Mulberry Police Officer Thell Riddle.

The Mulberry officer’s police car had a dashcam, which, in Damante’s words, “shed a little more light” on things that “weren’t caught on the citizen’s camera,” despite the fact that none of the cops were wearing body cameras.

When asked if he would have heard about the event if the video hadn’t been released on social media, Damante said, “Probably not.”

He stated that the incident was being looked into by the Arkansas State Police as “a criminal conduct,” and that the sheriff’s office was also looking into it to see whether the police had broken any rules. He refrained from commenting on the police’ behavior but promised to hold them accountable until the investigation was finished.

The use of physical force by the deputies and the police officer will be the only focus of the state police’s inquiry, they stated.

Worcester, 27, is from Goose Creek, South Carolina, according to the authorities. At the news conference on Monday, Damante claimed that one of the cops had questioned Worcester about whether or not he was carrying any firearms. He claimed to have done so, and in my opinion, he eventually gave it to the police officer, Damante stated. He claimed it seemed like Worcester started acting violently when the officers tried to arrest him.

Second-degree battery, resisting arrest, terroristic threatening, second-degree assault, criminal mischief, in possession of a weapon used in a crime, refusal to comply, and criminal trespass were the charges brought against Worcester.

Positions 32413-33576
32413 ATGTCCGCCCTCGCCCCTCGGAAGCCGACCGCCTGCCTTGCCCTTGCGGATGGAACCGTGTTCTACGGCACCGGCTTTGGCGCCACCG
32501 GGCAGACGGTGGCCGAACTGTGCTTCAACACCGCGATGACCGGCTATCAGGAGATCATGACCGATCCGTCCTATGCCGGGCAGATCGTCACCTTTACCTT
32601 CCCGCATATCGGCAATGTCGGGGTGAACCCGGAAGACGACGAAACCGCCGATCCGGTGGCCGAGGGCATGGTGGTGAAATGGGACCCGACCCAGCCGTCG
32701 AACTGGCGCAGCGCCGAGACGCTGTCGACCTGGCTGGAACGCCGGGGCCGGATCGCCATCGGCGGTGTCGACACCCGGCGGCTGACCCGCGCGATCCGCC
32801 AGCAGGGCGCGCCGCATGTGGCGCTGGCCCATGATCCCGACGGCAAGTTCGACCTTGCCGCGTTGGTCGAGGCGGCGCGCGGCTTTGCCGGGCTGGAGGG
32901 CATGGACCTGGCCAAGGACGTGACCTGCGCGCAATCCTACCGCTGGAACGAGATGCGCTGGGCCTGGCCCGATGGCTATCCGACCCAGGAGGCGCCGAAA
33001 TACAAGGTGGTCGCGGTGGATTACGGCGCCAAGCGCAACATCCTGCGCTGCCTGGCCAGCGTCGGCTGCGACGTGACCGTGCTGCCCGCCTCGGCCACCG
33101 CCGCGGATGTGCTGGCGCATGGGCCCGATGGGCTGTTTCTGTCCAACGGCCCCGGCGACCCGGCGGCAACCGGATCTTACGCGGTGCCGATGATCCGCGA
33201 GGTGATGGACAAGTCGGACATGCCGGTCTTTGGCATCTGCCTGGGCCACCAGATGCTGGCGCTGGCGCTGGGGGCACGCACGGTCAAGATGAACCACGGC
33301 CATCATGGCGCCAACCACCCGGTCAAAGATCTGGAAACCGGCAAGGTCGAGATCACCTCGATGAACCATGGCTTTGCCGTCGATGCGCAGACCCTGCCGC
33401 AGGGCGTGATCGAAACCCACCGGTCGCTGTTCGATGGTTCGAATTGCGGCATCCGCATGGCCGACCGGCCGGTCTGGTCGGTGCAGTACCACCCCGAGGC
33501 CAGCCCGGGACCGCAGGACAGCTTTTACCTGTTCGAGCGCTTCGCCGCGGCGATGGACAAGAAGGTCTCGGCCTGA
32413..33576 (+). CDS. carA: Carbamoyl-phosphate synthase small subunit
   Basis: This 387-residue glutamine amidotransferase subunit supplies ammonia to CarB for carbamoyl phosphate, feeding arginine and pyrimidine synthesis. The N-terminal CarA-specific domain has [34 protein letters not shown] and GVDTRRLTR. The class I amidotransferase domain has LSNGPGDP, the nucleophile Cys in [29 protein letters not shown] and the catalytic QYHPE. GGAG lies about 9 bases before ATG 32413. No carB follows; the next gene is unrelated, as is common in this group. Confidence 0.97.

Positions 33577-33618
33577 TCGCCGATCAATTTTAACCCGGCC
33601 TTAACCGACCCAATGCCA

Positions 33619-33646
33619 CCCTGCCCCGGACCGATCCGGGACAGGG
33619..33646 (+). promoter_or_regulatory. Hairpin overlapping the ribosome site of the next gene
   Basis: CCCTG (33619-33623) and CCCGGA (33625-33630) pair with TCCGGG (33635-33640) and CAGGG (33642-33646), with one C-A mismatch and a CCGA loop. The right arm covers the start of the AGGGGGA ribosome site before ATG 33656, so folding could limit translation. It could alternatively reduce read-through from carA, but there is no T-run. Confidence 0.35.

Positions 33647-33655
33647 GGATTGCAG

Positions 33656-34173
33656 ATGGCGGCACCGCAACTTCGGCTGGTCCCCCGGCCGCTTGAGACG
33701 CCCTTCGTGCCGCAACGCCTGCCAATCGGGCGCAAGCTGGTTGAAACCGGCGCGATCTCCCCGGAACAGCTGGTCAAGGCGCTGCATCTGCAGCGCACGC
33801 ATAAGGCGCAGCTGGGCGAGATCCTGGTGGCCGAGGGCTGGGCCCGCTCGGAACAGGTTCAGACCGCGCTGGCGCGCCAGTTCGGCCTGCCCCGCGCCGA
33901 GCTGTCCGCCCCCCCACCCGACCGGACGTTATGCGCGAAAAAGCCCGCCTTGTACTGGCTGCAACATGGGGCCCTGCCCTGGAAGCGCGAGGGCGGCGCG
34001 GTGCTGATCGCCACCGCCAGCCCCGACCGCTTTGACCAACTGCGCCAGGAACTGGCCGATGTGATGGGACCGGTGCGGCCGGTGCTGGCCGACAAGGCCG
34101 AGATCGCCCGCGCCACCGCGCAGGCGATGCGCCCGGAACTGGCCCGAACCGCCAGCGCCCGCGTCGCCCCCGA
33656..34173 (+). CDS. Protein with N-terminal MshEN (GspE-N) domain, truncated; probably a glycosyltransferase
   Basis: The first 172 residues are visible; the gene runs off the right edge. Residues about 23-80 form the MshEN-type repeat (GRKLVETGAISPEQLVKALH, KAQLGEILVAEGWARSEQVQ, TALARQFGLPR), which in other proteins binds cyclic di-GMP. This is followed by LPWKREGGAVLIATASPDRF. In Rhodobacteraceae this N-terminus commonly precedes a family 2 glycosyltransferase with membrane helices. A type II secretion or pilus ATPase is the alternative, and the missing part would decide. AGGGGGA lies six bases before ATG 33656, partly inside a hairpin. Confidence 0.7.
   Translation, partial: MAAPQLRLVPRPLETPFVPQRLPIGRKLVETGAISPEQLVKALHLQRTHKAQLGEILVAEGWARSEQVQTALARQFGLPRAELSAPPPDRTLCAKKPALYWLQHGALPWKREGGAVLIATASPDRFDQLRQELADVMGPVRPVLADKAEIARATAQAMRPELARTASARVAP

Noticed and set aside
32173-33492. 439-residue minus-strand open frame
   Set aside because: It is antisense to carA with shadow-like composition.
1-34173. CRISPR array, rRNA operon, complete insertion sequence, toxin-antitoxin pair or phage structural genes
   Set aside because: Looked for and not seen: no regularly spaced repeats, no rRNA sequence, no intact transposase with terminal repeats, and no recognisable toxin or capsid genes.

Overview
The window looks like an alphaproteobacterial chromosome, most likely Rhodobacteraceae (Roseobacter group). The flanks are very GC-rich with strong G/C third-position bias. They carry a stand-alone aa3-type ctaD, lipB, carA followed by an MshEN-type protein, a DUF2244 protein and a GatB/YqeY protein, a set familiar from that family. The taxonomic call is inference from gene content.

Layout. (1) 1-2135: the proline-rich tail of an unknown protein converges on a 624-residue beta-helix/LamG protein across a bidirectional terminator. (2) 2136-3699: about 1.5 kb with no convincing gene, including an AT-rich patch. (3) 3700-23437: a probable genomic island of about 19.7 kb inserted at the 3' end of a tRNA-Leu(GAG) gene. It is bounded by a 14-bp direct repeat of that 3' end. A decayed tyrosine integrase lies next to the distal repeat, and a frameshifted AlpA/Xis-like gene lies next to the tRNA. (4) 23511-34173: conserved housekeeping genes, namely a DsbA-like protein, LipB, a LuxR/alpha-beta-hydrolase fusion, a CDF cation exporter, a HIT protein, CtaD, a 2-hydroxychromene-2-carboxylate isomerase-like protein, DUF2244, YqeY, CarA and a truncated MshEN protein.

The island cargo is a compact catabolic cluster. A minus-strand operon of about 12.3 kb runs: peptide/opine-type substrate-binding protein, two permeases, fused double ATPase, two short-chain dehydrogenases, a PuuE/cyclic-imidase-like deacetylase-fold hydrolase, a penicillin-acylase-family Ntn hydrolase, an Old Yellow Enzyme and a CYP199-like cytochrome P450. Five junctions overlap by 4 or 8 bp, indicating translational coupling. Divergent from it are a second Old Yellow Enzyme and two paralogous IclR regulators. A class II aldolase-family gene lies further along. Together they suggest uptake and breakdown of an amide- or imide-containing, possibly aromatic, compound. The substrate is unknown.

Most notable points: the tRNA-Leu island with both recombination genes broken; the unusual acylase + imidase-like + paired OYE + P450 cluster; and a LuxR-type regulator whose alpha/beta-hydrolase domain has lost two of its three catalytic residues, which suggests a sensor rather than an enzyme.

There was some confusion regarding Worcester’s injuries at first. He was treated at a hospital, according to state police, and then imprisoned.

When Carrie Jernigan and David Powell, two of Worcester’s attorneys, visited him, they noticed that his right ear was swelled and purple. He also complained of head discomfort and had cuts on his knees. His eye was gouged at one point during the incident, according to Powell.

Powell remarked, “He had a lot of things happen to him that shouldn’t have happened.”

On Monday, reporters questioned Damante about whether Worcester, who was seen in his arrest shot sporting a hoodie, was forced to do so in order to hide his wounds.

“Nothing is being concealed. I have nothing to conceal, “said Damante. “Nothing will be kept a secret. We promise to be completely open about everything.”
After posting a $15,000 bond, Worcester was freed from the Crawford County Jail on Monday.
At his press conference on Monday, Hutchinson denounced the officers’ behavior.

He stated, “I did want to emphasize that this is not what our law enforcement community represents, it’s not the proper approach, and they will be evaluated and appropriate action will be made accordance with what the investigation we learn from that and what the results are.

Jernigan and Powell commended the onlooker who captured the video, stating that they might not have understood what happened in the absence of it.

I believe it is safe to assume that he is only grateful, Jernigan stated. “What would have happened if that individual hadn’t been recording is unknown to us. Whoever she is, I believe she might have spared his life.”